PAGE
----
Lust for London

Posted by Bradley L. Garrett on Saturday Feb 13, 2010 Under Anthropology, Cultural Geography, Psychogeography, Uncategorized, Urban Exploration

Let us go then, you and I.
When the evening is spread out against the sky
like a patient etherised upon a table;
Let us go, through certain half-deserted streets…
-T.S. Eliot


Hanging above bank station from a red crane that pulsates with foggy light warning off incoming aircraft, the metal making slow groaning sounds as the bitterly chill wind nudges the structure into a gentle sway, I look down at the bank of England and hear a cacophony of voices in the city.

But the voices I hear are not of the screaming hordes of city bankers, roping in whithered lovers for an evening of lust soon to be forgotten or morphed into office scandal, they are the voices of the past, explorers who walked these city streets in ours and other ages, who crawled into the dark folds of urban architectures looking for crack, photographs, walls to graph or poetry. I connect with myriad individuals who share my love for plenitude, the inanimate animated.

Dickens was a fellow nighttime crawler, a man wrapped up in a perpetual dream, an explorer of the uncanny who felt “a solemn consideration when I enter a great city by night, that every one of those darkly clustered houses encloses its own secret; that every room in every one of them encloses it’s own secret; that in every beating heart in the hundreds of thousands of breasts there is, in some of its imaginings, a secret the the heart nearest it!”

Beauty unmatched


Our secret is here, looking down on the city we work in, play in; the place where we encounter life in all it monstrous forms. And Dickens stands here with me, laughing at the audacity of this adventure, an approving smirk cracking his extravagant goatee.

I used to think of infiltration as an masochistic incarnation of urban exploration, a pale shadow of experience, disconnected from roots to history or respect for those that walked before us. But up here, staring down at this city that I am courting, the only city that has replaced my perpetual desire to be intimately attached to another human being, the city of blissful isolation where everyone minds their own fucking business, I am in love with the history of this moment and with the workers who are building our future, one brick at a time.

Building our future

In our limited time here on the planet, we can choose to stumble through life, working our job, drinking our beer in front of the blaring television in the darkness of “off-time”, blissfully uncaring. We can remain wrapped in an Indian Ashram, walking circles in the garden, in perpetual meditation for meaning, eschewing the trajectory of the age. Or we can hit back, head on, at the age in which we live, mining it for meaning and finding answers to questions both small and large, wherever those journeys may take us. None of these ways of life are better than another. They are just different, little epitaphs to tombs not yet constructed.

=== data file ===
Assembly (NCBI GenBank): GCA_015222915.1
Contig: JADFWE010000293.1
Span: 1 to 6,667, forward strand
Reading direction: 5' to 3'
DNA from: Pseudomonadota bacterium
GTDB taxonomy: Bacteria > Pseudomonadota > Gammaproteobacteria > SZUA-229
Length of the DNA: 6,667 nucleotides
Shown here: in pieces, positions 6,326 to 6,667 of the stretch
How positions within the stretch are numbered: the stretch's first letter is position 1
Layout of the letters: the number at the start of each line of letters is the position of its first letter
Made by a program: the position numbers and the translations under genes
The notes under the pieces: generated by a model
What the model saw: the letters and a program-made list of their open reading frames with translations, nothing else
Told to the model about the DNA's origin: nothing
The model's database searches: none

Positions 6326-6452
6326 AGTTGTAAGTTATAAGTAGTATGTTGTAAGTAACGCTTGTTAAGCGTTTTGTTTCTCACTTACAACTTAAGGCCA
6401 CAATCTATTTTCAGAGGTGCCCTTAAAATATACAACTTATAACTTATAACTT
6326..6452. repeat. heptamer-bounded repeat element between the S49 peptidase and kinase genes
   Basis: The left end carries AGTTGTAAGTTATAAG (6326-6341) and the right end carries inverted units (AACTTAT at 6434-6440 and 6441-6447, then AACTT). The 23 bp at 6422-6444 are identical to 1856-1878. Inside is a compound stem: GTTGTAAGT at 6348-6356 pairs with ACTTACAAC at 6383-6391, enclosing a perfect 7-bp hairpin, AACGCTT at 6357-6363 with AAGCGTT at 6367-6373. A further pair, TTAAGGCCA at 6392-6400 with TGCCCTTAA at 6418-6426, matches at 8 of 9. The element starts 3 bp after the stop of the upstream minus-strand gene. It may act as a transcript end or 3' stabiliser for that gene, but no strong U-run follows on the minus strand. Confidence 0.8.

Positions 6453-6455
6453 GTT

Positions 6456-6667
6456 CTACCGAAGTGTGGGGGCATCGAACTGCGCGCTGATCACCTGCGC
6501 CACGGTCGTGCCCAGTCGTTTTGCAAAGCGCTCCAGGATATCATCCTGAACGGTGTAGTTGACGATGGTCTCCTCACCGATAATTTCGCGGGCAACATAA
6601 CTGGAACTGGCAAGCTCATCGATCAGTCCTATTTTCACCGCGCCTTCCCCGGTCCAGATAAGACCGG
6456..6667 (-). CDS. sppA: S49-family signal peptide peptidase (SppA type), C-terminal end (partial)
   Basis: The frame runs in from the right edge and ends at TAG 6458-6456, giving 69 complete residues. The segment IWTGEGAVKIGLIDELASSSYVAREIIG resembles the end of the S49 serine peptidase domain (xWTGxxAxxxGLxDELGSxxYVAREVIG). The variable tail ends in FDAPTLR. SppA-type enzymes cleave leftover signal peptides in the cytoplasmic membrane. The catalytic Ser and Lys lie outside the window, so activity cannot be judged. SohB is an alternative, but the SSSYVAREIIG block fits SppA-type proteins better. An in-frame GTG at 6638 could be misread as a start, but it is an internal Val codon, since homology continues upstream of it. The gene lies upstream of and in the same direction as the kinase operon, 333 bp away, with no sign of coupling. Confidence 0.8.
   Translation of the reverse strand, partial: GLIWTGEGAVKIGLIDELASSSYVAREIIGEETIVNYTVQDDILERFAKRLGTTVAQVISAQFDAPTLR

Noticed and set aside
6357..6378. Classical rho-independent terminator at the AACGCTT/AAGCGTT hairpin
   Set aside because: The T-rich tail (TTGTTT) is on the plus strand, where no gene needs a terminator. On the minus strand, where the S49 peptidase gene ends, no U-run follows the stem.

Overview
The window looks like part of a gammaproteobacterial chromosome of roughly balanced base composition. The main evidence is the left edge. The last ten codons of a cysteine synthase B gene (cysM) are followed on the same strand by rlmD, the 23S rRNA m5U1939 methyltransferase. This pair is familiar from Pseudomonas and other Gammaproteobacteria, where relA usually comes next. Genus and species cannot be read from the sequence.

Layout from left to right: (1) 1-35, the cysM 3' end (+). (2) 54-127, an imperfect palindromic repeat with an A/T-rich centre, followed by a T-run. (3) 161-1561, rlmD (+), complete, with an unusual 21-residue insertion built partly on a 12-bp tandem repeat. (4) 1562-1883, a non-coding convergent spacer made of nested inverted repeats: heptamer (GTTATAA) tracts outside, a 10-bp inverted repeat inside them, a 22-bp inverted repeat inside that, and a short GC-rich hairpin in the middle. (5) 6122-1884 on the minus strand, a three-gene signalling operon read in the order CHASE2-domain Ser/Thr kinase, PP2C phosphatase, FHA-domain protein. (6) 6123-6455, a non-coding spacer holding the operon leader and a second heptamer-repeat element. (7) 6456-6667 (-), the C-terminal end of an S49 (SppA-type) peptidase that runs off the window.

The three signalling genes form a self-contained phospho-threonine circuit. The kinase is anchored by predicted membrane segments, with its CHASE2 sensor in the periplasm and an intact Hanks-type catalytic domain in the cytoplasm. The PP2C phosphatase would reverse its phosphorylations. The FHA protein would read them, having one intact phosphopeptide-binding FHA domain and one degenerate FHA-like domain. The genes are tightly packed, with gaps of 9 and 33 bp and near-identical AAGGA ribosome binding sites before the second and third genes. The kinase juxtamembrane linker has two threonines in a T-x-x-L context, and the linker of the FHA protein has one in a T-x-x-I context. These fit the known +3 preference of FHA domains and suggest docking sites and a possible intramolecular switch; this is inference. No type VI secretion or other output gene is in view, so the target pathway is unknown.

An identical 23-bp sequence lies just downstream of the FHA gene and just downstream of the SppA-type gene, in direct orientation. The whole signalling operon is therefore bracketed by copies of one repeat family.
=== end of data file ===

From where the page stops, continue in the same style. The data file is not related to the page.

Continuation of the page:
What luck!

The last time I watched The Big Lebowsky, I was stuck anew by the opening narration from the Old Timer:

“…Sometimes there’s a man…who, well, he’s the man for his time and place. He fits right in there.”

One day I may ask for your love London, but for now, thank you for returning my lust. For the first time in my life, I fit right in there.

Always yours,

The Goblinmerchant


23 Responses to “Lust for London”

  1. aitcheeevee Says:

    Beautiful shots, really breathtaking.

  2. Hack This: Eerie Abandoned Roof & Tunnel Hacking [PICS] | Design + Ideas on WU Says:

    […] (image credits:Bradley Garrett) […]

  3. bob Says:

    london is a crap hole

  4. Dystopian Culture // Roof and Tunnel Hacking | Zellain Says:

    […] © Bradley Garrett […]

  5. Curtis Says:


    I am new to photography. What kind of camera, lense or anything else do you use to get these types of shots?


  6. Curtis Says:

    Any post effects?

  7. Curtis Says:

    Any hints to what types of lenses or camera you use?

  8. Curtis Says:

    Thanks for the reply Bradley. I appreciate the feedback.

  9. Curtis Says:


    Another question if I may? Do you shoot these shots manual? If so, what settings, f-stop and ISO and speed? I live in LA and I’d like to shoot some roof shops in LA that would compare.


  10. Timothy Becker Says:

    gorgeous photos! i just started an urban exploration blog of New York City. Check it out if youd like.

    keep up the amazing work!

  11. Amy Leigh Cutler Says:

    Love these photos! and what a cool blog as well!

  12. Place Hacking » Blog Archive » 2010 in Retrospect Says:

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